H. Neal Glanville: Traditions held and then broken
It’s the end of January and I’m going to break with an almost lifelong tradition of being resolute about resolutions.
I’ve always thought that coming up with something you may or may not be doing that needs some sort of repair is fibbing to your friends and then truly lying to yourself.
Of course, that’s not to say we shouldn’t try and live our lives a little better, but it is my firm belief we should chip away at the crud of adulthood a little each day and fall asleep knowing we did our best, instead of being prideful we stole a bigger piece of the pie than our neighbor and got away with it.
When I wrote the column about the Moffat County School District’s test results, my best was being led by anger and the disbelief by some of the people I spoke with that our educational system has any problems that can’t be fixed by a snap of the fingers or pumping more money into something that’s not only broken, but is falling apart around us.
If you chose to ignore this fact, well, that’s your goat and you’ve got to ride it.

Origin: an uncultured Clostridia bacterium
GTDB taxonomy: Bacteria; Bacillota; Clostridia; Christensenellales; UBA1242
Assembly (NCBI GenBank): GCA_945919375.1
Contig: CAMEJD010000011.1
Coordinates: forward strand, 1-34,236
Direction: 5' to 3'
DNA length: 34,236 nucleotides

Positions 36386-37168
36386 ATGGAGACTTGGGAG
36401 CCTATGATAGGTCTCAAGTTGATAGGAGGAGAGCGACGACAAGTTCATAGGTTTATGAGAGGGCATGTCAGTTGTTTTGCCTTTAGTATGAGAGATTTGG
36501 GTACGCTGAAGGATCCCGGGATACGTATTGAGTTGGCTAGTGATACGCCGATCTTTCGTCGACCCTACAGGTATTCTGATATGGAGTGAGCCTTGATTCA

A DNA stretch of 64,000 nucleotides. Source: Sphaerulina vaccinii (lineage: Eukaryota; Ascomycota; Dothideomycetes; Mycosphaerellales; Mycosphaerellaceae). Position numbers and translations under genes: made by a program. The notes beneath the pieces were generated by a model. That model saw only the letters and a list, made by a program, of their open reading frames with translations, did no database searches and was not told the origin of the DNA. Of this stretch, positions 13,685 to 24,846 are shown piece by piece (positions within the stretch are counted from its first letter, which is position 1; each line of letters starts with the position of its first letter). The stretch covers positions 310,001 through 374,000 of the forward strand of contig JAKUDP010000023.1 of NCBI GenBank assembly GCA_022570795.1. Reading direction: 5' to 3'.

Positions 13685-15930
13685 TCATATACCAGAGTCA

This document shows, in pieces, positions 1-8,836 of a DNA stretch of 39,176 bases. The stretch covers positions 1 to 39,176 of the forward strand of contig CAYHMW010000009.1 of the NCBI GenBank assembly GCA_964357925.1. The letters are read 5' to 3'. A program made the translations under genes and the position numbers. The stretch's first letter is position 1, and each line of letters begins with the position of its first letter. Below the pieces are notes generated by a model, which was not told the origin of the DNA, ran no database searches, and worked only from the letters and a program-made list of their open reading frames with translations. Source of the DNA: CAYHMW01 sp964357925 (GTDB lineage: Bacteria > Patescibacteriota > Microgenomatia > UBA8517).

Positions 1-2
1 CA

You can, however, start paying attention to the television ads that are marketing products aimed directly at the new bearers of the crud of adulthood and decide for yourself if there’s a problem or not.
I broke with another almost lifelong tradition this year.
No, I didn’t watch the presidential address on the state of the country, but I did read his speech the next day and have seen the sound bites on various news programs.
The weak side has but one question: When has a tax of any sort ever created a long-term job?
Now something completely different
One of the long-standing arguments between me and my grandfather was over capital punishment.
His side was simple — if you break a certain list of laws, your trial will be fair and complete. If you’re found guilty, it’s the death penalty. No life sentence at his expense, and no appeal process wasting the good part of the century.
My side was complicated and windy. I was young and foolish to the world’s ways and didn’t understand the rule of law.
I now have my own list of crimes and two up from the top is any crime involving the sexual exploitation of children.
Like my grandfather, your trial would be fair and complete, and then you’re done. Any officer of the court who daydreams about a plea bargain needs a morality check.
It’s well known and documented that I’m not a people person, and a crowd of any sort petrifies me beyond description, which is one reason I’m always surprised when someone likes me.
The fact that someone would marry me and still like me is boggling even to the weak side.
But, she did, and it’s her birthday.
Happy birthday, sweetheart.
Hey, you be careful out there and stay to the light.
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